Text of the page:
1. I hear you about the prez. Could there be a gardener, attuned to climate as is our wont, that looks upon the other side favorably?

    Lovely rock garden pix. I wish the elk and rodentia up here would allow such a space, but I would have to enclose it in kryptonite.

    --Pam on Lookout Mtn

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  2. One question I have been thinking about lately is, "how can freshly cut rock be made to look old?" The rock in your garden all appears tumbled. In contrast, Ms. Snyder's flag stone looks fresh cut. What can be done to give an impression of great age? Will chisel work, acid treatment, abrasion, or fertilization to promote growth give the stone the appearance that it has always been there?

    James

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  3. James: The only way you can make rock "look" old is to use rocks that are already lichened and mossy--I suppose: or you can just wait: I remember the first rock garden I helped create as a child (50 years ago now!) used rocks that were fairly "raw"--roadside granite off screes. Today, those rocks are covered with Moss.

    And thanks, Pam, for your reassurance! I don't really like to interject politics in my Blog, but this election rankles. And I think the right path is very clear.

    I can see very little on the Other side except greed, ignorance and the Past.

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  4. The moss gardeners claim that you can help establish moss on rock by painting it with a mixture of moss and buttermilk. I have never tried it myself. I have not yet made a rock garden in shade.

    During the summer heat I watered my little rockery each morning with one quarter strength fertilizer. This helped grow algae on the rocks in depressions and fissures. The algae gave the rock a slight green color in certain areas. This helped it look alive and older.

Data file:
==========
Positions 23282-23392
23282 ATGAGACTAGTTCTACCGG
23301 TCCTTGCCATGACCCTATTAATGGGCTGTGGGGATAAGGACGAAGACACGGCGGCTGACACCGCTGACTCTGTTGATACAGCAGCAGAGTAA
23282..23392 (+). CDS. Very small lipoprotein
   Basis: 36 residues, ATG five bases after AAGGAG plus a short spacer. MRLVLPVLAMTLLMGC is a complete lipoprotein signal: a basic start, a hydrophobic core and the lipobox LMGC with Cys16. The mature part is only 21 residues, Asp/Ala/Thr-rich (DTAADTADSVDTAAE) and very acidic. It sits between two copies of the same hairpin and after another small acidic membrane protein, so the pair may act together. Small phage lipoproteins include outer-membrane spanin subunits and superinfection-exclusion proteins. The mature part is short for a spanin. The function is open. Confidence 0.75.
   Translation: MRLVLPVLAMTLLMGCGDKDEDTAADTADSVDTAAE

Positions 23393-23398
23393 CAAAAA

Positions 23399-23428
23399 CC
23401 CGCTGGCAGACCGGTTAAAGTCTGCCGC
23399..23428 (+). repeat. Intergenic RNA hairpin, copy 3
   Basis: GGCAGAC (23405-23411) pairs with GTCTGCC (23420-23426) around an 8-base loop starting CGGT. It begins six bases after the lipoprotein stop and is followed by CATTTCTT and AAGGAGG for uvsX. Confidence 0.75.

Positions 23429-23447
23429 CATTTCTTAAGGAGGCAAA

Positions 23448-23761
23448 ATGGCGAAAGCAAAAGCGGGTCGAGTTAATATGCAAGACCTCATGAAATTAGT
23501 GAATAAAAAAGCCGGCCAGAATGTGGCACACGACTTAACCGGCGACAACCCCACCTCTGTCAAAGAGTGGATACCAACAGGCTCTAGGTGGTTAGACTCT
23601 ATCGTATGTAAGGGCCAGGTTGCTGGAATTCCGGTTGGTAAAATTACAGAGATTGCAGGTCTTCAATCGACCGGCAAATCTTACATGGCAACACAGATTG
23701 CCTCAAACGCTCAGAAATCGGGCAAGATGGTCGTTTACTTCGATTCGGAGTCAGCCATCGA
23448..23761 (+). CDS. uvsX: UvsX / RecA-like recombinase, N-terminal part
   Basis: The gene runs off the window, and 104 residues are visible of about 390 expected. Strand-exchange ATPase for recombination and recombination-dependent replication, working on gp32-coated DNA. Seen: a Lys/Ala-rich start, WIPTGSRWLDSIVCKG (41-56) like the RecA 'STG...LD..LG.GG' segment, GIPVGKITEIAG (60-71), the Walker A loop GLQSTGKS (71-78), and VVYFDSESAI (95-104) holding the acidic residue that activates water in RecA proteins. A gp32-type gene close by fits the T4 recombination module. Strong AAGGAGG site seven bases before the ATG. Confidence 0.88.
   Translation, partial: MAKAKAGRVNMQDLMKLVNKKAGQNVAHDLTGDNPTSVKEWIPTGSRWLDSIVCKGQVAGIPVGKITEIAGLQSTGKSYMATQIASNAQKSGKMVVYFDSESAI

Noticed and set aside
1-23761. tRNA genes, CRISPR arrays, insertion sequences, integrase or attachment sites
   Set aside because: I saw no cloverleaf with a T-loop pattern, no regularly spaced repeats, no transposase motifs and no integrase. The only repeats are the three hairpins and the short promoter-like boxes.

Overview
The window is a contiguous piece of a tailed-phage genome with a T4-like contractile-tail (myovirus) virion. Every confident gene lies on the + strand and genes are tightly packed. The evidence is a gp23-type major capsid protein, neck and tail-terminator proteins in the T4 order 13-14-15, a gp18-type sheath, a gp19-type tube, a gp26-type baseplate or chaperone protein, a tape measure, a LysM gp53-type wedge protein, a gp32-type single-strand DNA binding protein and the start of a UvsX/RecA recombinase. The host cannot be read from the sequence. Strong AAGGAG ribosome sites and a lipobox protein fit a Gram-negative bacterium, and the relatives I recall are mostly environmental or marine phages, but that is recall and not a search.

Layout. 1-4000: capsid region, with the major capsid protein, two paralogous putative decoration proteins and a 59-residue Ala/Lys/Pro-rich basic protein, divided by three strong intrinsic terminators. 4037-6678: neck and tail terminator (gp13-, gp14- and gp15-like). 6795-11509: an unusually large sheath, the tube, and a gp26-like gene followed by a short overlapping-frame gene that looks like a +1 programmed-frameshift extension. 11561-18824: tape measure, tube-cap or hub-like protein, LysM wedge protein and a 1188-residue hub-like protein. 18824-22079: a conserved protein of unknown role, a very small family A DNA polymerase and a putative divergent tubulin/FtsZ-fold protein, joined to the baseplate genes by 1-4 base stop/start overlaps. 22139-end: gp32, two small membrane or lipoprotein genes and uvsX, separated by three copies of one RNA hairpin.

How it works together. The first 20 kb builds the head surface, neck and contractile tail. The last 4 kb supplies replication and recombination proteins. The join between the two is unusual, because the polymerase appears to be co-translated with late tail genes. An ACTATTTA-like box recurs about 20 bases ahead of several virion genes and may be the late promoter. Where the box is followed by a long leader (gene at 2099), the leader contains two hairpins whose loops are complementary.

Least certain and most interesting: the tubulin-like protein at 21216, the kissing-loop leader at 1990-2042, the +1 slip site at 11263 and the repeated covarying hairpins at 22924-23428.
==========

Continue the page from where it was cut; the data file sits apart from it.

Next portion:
I have cut rock and chiseled it. Cutting rock makes very artifical straight lines, but allows me to get the exact shape that is needed. Chiseling the rock makes it look more weathered, but the edges look too much like those of an arrowhead. I often end up breaking the rock if I attempt to chisel off too much.

    Certain acids should dissolve the cementing agent in rock. This could be useful for weathering rock with a lime component.

    I am thinking the best way to weather rock is to get out my sander and use a course silica carbide paper. The rougher I can make it the better for holding water on the surface and promoting the growth of moss and lichens.

    James

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  5. Mitt and Mutt - That's perfect! Love it.

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  6. Panayoti,

    Check out this company.

    http://www.re-rock.net/services/rock-antiquing

    James

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  7. Love the stairs with the water fall.

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  8. Thanks, Aaron: that's my back yard!

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  9. wowww man this is awesome, i love the waterfall with stairs ... and lovely stone....

    LandScaping